One of any sales forecasting systems critical tasks is estimating just how much business the sales organization will actually close. That is, you’re trying to boil that (hopefully) giant pile of suspects and prospects down to a single, critical number. By far the most widely-used method for doing this is to assign a close probability to each deal, and the total forecast is then the sum of each deals size, times its close probability. But how should you assign a probability to each deal? You have two basic choices:

  1. Sales management uses its best judgment to assign a probability to each deal.
  1. The forecasting system assigns a probability to each deal, based on which of a series of predefined stages that deal is at in the sales cycle. (e.g., face-to-face meeting = 15%, delivered proposal = 35%, in contract negotiations = 90%, etc.)

Many argue that Method 1 (management judgment) is the more precise, since we all know sales is a complex, subjective process. Some bluebirds that arrive over the transom at the last minute do close, while some in the final stages of a months-long campaign don’t. That observation is especially true since the object of all this computation is to estimate how much business will close in a given period.

Even so, my strong recommendation is to use Method 2 (the system assigns the probabilities), for the following reasons:

  • Motivating behavior. Under Method 2, sales people know that the only way to make a deal seem nearer to closing is to complete a specific action (like having a meeting, delivering a proposal, getting something in writing from the customer, etc.).
  • Reliability. Its asking a lot to require every sales manager to review and update the close probability of every deal in his or her territory every time you run the forecast. Is this really how you want managers to be spending their time?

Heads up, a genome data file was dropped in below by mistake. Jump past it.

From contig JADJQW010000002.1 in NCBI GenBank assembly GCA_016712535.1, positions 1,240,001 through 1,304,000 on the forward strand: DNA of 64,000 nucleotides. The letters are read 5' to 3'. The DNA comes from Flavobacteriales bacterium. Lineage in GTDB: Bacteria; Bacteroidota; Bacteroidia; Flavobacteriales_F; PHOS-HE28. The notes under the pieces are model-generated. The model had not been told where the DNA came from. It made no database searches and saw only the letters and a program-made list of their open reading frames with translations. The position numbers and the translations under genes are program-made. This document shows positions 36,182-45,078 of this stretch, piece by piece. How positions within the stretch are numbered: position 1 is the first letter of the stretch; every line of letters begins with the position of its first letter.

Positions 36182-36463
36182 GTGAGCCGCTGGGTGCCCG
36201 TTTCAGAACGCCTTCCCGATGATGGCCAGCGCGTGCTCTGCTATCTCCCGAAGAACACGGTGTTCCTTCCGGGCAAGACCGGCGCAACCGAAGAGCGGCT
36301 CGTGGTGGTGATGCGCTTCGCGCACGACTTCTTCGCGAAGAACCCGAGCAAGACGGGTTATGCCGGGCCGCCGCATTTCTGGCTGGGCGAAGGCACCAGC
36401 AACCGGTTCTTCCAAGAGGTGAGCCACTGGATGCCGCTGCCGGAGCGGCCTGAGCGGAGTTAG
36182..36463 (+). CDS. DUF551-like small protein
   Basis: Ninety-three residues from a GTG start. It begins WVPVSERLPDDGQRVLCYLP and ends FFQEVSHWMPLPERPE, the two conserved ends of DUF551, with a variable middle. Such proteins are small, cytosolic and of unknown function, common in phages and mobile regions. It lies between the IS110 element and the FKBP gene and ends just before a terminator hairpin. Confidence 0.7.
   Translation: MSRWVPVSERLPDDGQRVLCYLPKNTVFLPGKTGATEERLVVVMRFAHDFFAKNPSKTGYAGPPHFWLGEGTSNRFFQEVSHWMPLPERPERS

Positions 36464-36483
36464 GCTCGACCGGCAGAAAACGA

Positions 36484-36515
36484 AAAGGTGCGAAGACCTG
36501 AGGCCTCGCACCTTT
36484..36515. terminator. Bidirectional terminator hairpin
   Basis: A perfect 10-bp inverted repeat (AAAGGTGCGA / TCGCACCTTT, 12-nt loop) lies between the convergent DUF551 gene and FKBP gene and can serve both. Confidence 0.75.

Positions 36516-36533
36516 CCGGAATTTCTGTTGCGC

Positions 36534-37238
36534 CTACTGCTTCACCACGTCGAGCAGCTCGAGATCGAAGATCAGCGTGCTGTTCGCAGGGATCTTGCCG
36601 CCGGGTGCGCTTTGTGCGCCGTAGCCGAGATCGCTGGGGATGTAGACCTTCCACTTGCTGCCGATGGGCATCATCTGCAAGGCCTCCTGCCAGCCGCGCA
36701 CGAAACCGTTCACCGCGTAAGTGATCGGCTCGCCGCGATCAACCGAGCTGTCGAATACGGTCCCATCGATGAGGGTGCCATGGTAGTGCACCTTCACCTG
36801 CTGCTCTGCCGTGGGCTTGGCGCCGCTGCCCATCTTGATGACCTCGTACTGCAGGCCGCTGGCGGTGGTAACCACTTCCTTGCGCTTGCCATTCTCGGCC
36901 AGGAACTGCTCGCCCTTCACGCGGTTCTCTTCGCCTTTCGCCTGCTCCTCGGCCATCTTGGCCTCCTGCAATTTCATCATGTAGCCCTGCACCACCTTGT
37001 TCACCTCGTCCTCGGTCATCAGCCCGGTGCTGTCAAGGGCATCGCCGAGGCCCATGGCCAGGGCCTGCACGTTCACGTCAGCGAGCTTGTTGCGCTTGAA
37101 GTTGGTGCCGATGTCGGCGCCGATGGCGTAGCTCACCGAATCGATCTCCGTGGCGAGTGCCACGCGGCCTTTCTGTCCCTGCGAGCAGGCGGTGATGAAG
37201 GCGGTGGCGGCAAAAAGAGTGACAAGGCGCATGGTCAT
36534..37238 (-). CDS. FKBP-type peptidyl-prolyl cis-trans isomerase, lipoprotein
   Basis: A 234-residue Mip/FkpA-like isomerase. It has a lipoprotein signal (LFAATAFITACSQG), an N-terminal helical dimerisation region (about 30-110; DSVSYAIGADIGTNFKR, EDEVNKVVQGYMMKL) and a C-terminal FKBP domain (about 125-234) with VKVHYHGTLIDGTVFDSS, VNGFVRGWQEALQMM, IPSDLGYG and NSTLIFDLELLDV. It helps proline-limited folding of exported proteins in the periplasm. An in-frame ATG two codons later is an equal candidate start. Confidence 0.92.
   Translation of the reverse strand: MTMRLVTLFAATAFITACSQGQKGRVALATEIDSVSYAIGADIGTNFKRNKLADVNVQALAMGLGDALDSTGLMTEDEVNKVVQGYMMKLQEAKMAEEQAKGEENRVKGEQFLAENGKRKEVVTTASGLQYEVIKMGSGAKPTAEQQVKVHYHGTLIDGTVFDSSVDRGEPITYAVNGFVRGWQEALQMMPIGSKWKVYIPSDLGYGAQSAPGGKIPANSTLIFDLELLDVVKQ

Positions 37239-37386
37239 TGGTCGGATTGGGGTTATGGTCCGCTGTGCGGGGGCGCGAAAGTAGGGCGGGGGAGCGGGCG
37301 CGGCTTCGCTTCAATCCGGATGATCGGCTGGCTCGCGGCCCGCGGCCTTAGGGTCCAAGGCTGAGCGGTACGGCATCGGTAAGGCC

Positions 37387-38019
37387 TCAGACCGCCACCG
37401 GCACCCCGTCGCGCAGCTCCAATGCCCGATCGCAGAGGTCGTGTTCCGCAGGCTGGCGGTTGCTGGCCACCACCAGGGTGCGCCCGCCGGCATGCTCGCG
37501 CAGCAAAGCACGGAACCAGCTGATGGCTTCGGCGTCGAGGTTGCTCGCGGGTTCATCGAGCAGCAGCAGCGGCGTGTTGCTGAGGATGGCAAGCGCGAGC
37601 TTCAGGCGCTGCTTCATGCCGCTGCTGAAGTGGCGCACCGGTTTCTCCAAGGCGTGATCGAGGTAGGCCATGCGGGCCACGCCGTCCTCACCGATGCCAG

• Consistency. Personality, style, and even cultural differences among sales managers may cause variations in how different managers will assess exactly the same deal.
  • Personal agendas. One of the risks of Method 1 is that managers may alter probabilities to attract or deflect corporate attention, or simply to get the calculated territory forecast closer to the managers gut feel number. (Note that this is not always conscious behavior!)
  • Relevance. Does all this really matter? Remember that the object of a sales forecasting system is to provide a consistent view of sales organization progress from period to period, and to motivate effective sales management. These are not quite the same as demanding that the weighted forecast halfway through the period exactly matches the eventual actual result.

I suggest that Method 1 is the better approach only if (a) your company typically has a relatively small number of relatively large deals in your pipeline, (b) sales managers typically get personally involved in the close process, and (c) the ways deals get closed in your company are so diverse that a standardized view of deal stages just doesn’t make much sense anyway.

In my last post, I observed that trying to improve systems and processes sometimes causes us to forget that better is the enemy of good. Inputting close probabilities into a sales forecasting system is not only an example of that dynamic, but also shows that moderate precision that serves a real purpose is better than extreme precision thats pointless.